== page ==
Booze for Sunday brunch and football: Bar owners cheer end to morning sales ban

By Don Cazentre | [email protected] 
Syracuse Post-Standard
on June 14, 2016 at 3:13 PM, updated June 14, 2016 at 3:14 PM

Many of those fans, who promised to “drink this town dry,” spent the night in Syracuse and then ventured out the next morning, Many showed up at Empire Brewing Co. in Armory Square for its famous Sunday Blues Brunch.

That’s when they discovered a wrinkle in New York state liquor law: Even though Empire starts its brunch at 10 a.m., the state prohibited liquor, wine or beer sales before noon on Sunday.

“They were astounded that this law even existed,” said Empire owner David Katleski, whose restaurant makes its own beer and serves wine and liquor. “It wasn’t just them. Every Sunday after an SU game we have out-of-town fans coming in before they leave town and finding that we can’t serve them alcohol.”

deal reached by Gov, Andrew Cuomo and state lawmakers today rewrites part of the state liquor law that has existed since the end of Prohibition in 1933: Bars and restaurants can now serve alcohol starting at 10 a.m. on Sundays. (The others days of the week continue to have alcohol service starting at 8 a.m.).

That’s a compromise for bar owners who had lobbied for a year-round 8 a.m. Sunday opening time. But there is also this provision: Bars and restaurants can apply for up to 12 special one-day permits for 8 a.m. Sunday starting times.

That will solve the dilemma that seemed to light a fire under the effort to to change the Sunday alcohol laws: Last year, the Buffalo Bills played an NFL game in London that started at 9:30 a.m. Eastern time. The New York Giants play a London game at that time this fall.

Sean Ohnmacht, owner of Greene’s Ale House in Oswego, said the change to 10 a.m. is a “positive step” that will allow him to start serving brunch for the first time. He will also apply for all 12 permits for 8 a.m.

For Greene’s, it’s not just football: The bar also shows a lot of European and world soccer matches, many of which start early on weekends.

“I guarantee we’ll fill up for soccer,” Ohnmacht said.

That’s also the case for Wolff’s Biergarten, which bills itself as a soccer lover’s paradise on Montgomery Street next to Syracuse City Hall.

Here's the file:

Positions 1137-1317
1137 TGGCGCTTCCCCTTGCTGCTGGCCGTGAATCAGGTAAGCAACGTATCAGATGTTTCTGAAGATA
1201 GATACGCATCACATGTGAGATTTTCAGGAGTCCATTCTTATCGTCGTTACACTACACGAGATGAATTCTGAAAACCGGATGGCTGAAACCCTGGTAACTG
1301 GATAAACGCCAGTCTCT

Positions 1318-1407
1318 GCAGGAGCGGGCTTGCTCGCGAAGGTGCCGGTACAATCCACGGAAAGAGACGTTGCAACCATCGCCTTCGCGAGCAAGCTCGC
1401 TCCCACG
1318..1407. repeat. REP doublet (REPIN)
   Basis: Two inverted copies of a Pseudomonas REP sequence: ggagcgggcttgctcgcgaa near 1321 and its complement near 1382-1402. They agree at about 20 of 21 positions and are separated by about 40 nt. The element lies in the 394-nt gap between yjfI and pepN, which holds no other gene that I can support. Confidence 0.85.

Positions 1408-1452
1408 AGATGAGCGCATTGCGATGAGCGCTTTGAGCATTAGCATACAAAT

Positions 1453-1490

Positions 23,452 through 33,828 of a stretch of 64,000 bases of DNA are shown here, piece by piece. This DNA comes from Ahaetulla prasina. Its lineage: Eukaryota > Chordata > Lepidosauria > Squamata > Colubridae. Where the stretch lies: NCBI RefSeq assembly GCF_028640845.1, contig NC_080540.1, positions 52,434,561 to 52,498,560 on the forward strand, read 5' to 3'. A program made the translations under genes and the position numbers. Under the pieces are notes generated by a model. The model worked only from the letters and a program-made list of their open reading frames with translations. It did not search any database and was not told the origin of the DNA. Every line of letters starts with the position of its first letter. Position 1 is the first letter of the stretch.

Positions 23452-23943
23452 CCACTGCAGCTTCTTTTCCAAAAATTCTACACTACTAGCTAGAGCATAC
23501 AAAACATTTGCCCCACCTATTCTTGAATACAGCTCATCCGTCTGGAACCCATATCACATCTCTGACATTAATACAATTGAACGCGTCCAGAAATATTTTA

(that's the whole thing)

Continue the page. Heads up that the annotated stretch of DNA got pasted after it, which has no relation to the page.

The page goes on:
“We’ll definitely get all 12 permits,” said Wolff’s owner Matt Baumgartner. “The hard part is looking at the schedule and seeing which days we want. We’ll have to choose wisely.”

Beyond sports fans, of course, the change, which still must pass the full legislature,will allow diners to order a Bloody Mary or Mimosa at brunch. That’s why the proposal was dubbed the “brunch bill” in Albany.

It also allows bars and restaurants to start to catch up to stores and other retail outlets: The state ended its previous ban on all retail alcohol sales in 2003, and allowed stores to begin selling alcohol at 8 a.m. on Sundays in 2006.

Today’s liquor law reform deal also includes these provisions:

• It eliminates paperwork requirements for craft manufacturers: At the 2012 Wine, Beer and Spirits Summit, Cuomo ended the State Liquor Authority’s policy prohibiting multiple manufacturing licenses at the same location, recognizing the burdens this placed, for example, on a small winery that wanted to also make whiskey. However, businesses holding multiple licenses must still file paperwork and renewals for each separate license. The agreement combines craft manufacturing licenses into one application to reduce burdensome paperwork for these small businesses.

• It authorizes the sale of wine in growlers: Current law requires that wine sold at retail for off-premises consumption be kept in their original sealed containers, and consequently, New York wineries are prohibited from filling growlers. The agreement allows wineries to fill their customers’ growlers and allows wineries and farm wineries to allow customers to take home partially finished bottles of wine.

• It cuts other fees and allows liquor stores to sell gift-wrapping.

Don Cazentre writes about food, beverages, restaurants and bars for and The Post-Standard. Contact him by email, on Twitter, atGoogle+ or via Facebook.